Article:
That probably sounds familiar to Fowler. In her blog post about Uber, she claims that after reporting her male manager to human resources for sexual harassment, she was given the option to stay on his team but would have no recourse if he wrote her a negative performance review.
2/ I’ve instructed our CHRO Liane to conduct an urgent investigation. There can be absolutely no place for this kind of behavior at Uber.
— travis kalanick (@travisk) February 20, 2017
Fowler decided to leave that team for another. When an internal “game-of-thrones political war” left her wanting to transfer again, that move was blocked for “undocumented performance problems.” After fruitlessly trying to contest that decision, Fowler says she learned her manager kept her because it made him look good amidst the flood of female engineers trying to leave their toxic teams. In other words, when it became convenient for a manager to prize diversity, Fowler was a useful prop.
Uber’s CEO, Travis Kalanick, said on Twitter the behavior Fowler described was “abhorrent and against everything we believe in.” On Monday, Kalanick sent a memo to his employees outlining an urgent investigation of the matter and arguing that the ratio of female engineers it employs is comparable to Facebook and Google.
“I believe in creating a workplace where a deep sense of justice underpins everything we do,” he wrote.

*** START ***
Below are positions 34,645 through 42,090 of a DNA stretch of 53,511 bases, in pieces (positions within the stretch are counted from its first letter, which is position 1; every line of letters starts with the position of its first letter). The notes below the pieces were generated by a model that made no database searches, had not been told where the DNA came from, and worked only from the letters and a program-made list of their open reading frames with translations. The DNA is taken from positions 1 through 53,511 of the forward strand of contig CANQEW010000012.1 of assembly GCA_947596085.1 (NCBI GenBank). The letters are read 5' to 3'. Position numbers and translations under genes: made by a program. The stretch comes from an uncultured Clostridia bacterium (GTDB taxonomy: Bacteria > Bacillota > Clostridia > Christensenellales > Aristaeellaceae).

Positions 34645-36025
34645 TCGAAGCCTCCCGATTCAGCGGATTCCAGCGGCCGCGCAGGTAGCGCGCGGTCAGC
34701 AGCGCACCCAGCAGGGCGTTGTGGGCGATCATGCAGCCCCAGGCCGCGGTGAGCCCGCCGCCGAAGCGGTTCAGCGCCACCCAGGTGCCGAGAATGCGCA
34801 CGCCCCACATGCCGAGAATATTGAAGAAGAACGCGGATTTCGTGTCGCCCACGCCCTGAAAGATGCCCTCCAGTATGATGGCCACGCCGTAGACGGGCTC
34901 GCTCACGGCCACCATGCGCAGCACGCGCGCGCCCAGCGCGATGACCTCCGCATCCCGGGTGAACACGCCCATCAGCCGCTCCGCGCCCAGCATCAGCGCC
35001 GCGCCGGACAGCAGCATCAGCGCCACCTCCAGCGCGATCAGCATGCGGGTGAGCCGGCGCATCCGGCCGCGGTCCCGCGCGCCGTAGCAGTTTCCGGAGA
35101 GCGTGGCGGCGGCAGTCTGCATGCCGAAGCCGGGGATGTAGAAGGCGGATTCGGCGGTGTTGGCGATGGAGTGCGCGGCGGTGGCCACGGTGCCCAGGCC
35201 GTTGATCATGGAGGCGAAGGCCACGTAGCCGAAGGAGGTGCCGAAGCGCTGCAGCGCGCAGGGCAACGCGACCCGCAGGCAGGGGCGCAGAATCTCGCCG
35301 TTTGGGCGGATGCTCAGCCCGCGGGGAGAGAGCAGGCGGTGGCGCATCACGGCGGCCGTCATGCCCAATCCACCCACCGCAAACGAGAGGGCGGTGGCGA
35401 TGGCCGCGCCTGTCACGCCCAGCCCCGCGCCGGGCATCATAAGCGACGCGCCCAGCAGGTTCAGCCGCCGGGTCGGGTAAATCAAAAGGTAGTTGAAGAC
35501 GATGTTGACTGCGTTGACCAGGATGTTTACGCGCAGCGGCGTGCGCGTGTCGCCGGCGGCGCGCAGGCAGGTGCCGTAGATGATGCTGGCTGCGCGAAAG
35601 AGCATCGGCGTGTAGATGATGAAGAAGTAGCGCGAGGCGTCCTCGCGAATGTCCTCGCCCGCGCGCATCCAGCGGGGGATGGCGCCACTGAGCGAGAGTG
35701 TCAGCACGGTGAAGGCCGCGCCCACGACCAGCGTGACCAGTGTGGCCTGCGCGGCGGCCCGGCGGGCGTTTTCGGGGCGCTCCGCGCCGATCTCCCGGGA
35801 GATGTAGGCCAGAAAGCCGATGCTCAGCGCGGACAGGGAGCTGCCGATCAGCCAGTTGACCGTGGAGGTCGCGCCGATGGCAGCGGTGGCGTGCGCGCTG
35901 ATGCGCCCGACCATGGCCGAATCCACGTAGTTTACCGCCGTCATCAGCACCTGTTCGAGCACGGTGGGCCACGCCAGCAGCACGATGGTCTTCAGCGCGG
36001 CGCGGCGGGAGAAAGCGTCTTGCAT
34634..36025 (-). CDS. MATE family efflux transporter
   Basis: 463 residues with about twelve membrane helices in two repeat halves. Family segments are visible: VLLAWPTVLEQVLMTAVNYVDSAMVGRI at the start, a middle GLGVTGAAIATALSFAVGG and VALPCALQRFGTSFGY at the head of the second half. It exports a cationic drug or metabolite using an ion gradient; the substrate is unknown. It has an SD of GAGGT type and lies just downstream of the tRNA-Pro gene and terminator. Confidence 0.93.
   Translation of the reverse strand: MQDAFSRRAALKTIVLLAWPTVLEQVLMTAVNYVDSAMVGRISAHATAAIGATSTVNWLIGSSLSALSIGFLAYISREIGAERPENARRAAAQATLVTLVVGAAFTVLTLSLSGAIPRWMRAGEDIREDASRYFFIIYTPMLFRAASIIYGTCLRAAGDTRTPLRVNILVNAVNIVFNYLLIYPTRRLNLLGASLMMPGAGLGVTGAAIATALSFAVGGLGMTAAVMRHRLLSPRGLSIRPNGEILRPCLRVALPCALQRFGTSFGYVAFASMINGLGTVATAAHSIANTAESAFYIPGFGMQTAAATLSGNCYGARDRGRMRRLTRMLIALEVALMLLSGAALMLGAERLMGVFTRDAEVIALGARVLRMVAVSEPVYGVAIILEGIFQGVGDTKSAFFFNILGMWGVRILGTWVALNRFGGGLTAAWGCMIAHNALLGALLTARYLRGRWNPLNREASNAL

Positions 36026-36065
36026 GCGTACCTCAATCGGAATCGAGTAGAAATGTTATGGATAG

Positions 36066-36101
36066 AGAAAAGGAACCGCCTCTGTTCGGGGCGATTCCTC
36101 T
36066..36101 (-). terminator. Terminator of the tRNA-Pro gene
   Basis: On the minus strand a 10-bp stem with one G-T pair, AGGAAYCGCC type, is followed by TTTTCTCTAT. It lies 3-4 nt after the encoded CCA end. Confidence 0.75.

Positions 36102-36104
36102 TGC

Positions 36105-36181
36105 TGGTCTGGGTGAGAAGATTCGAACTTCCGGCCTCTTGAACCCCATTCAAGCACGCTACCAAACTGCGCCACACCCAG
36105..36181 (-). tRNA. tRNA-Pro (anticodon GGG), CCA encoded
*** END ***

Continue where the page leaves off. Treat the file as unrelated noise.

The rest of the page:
“The more influential people in companies that work to change that, the faster you’ll change societal norms.”
Arianna Huffington, the media mogul and Uber board member, quickly became an integral part of the investigation. After an all-hands meeting on Tuesday, she acknowledged the long, difficult process of identifying the rot that may infest the company’s culture.
“I hope that by taking the time to understand what’s gone wrong and fixing it we can not only make Uber better but also contribute to improvements for women across the industry,” she said in a statement.
While that’s great spin, it’ll take a lot for Uber’s investigation to make a significant difference for women across tech. Instead, most will probably have to endure the status quo until something dramatic, like a scandal, embarrasses their own employer. Even that’s unlikely because a lot of women, Percival says, won’t share their experiences publicly because they fear the personal and professional repercussions.
Percival hopes that more executives and their staff embrace diversity in principle while also developing specific measures of success that go beyond hiring numbers — and sharing them with the industry. The blueprint for this already exists, including in materials provided by Project Include, an initiative cofounded by Ellen Pao that offers startups several key recommendations for integrating inclusivity and diversity into the DNA of their companies. (Pao famously sued the venture capital firm where she worked for discrimination and lost.)
“The more people, and the more influential people, in companies that work to change that,” Percival says, “the faster you’ll change societal norms.”
The best minds in tech would scoff at fixing a product piecemeal, based only on public outcry over its failings. Now it’s time for them to realize the same strategy won’t work for their company culture.